Etymology
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scum (n.)

early 14c. (implied in scummer "shallow ladle for removing scum"), from Middle Dutch schume "foam, froth," from Proto-Germanic *skuma- (source also of Old Norse skum, Old High German scum, German Schaum "foam, froth"), perhaps from PIE root *(s)keu- "to cover, conceal" on the notion of "that which covers the water."

Sense deteriorated from "thin layer atop liquid" to "film of dirt," then just "dirt." Meaning "lowest class of humanity" is 1580s; scum of the Earth is from 1712. Adopted in Romanic (Old French escume, Modern French écume, Spanish escuma, Italian schiuma).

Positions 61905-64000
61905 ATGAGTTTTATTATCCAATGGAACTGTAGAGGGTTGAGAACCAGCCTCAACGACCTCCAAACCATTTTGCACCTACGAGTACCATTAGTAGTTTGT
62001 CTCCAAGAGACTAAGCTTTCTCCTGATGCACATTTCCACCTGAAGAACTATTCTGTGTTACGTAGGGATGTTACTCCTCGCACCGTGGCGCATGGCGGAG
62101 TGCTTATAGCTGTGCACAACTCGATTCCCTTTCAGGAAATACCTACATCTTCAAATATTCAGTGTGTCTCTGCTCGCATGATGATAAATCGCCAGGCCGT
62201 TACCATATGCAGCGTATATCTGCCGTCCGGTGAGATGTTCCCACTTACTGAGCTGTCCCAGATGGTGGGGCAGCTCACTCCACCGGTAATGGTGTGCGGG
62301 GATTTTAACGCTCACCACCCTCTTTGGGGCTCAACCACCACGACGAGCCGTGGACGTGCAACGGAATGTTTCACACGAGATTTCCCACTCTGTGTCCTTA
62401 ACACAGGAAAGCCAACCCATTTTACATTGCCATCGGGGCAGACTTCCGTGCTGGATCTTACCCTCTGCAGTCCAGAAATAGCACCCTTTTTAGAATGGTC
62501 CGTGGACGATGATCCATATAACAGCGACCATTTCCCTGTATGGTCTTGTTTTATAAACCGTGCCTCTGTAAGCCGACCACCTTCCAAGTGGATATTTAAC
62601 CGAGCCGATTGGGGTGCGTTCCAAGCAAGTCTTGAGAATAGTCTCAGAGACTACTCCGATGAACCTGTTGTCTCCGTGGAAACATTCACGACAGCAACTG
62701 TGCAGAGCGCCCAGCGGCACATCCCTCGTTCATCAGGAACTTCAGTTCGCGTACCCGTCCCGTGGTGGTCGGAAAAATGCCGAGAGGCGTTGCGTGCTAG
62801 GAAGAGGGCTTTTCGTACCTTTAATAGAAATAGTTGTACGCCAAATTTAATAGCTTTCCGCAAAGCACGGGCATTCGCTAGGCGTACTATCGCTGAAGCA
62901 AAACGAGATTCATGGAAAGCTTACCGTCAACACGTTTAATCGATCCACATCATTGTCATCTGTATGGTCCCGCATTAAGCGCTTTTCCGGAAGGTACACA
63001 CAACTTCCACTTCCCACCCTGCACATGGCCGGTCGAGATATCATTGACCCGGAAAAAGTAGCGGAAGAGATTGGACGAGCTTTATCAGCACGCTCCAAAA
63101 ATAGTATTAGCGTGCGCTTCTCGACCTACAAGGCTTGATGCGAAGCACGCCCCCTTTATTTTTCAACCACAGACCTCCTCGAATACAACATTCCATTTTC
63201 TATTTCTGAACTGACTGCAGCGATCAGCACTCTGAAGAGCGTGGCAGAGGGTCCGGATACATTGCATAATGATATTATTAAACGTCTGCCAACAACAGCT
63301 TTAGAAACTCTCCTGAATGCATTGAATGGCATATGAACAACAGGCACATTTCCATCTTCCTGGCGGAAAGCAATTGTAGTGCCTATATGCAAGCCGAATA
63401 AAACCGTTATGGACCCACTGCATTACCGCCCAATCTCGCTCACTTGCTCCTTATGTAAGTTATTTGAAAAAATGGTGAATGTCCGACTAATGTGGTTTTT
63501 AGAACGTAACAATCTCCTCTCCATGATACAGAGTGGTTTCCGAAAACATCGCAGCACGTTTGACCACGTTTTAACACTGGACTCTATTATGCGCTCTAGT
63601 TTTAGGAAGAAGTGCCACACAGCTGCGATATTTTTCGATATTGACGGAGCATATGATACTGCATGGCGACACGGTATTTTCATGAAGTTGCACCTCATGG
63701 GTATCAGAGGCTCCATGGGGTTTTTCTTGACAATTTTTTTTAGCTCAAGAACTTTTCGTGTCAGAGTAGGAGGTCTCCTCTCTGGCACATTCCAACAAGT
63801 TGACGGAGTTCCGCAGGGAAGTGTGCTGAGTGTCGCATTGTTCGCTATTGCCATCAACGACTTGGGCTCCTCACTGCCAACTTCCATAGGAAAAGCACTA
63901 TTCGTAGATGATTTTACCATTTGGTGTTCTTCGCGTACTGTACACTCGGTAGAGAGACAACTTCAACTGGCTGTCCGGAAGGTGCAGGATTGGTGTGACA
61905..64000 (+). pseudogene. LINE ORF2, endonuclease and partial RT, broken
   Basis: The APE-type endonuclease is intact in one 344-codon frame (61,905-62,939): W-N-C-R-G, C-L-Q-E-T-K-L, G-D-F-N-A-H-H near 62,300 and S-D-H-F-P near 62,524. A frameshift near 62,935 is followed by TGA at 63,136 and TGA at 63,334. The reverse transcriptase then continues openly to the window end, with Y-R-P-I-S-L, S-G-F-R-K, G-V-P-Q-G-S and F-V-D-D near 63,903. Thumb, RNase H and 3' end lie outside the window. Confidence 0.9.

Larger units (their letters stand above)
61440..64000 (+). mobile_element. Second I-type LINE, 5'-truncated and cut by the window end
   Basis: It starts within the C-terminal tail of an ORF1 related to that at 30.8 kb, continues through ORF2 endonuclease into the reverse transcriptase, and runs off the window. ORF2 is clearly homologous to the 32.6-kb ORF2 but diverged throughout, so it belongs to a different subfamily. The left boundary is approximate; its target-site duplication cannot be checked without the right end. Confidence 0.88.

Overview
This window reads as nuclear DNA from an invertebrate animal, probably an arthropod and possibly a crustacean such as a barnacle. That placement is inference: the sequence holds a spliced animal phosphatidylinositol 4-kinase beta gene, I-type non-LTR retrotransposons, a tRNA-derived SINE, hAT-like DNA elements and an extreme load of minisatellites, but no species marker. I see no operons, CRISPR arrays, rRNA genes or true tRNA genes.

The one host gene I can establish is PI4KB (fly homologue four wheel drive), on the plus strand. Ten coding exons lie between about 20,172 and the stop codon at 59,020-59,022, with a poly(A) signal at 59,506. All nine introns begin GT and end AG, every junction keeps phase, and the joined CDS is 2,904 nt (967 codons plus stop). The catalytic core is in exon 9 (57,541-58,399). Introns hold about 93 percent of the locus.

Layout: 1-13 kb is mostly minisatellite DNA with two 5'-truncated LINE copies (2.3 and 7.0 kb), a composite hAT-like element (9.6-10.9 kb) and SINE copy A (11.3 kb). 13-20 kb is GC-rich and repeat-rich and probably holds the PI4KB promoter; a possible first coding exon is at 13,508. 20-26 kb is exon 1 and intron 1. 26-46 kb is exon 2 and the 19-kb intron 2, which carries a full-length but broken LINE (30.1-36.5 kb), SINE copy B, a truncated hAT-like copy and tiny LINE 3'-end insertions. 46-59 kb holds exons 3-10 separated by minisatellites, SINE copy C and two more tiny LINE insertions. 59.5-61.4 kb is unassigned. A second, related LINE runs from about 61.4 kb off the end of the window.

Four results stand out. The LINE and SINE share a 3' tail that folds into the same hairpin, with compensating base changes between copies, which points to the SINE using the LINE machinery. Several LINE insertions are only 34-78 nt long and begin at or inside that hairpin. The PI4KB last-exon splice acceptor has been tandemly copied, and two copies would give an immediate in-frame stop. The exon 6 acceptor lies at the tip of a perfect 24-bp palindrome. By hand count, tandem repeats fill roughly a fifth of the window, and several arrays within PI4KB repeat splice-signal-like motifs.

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Definitions of scum
1
scum (n.)
worthless people;
Synonyms: trash
scum (n.)
a film of impurities or vegetation that can form on the surface of a liquid;
2
scum (v.)
remove the scum from;
From wordnet.princeton.edu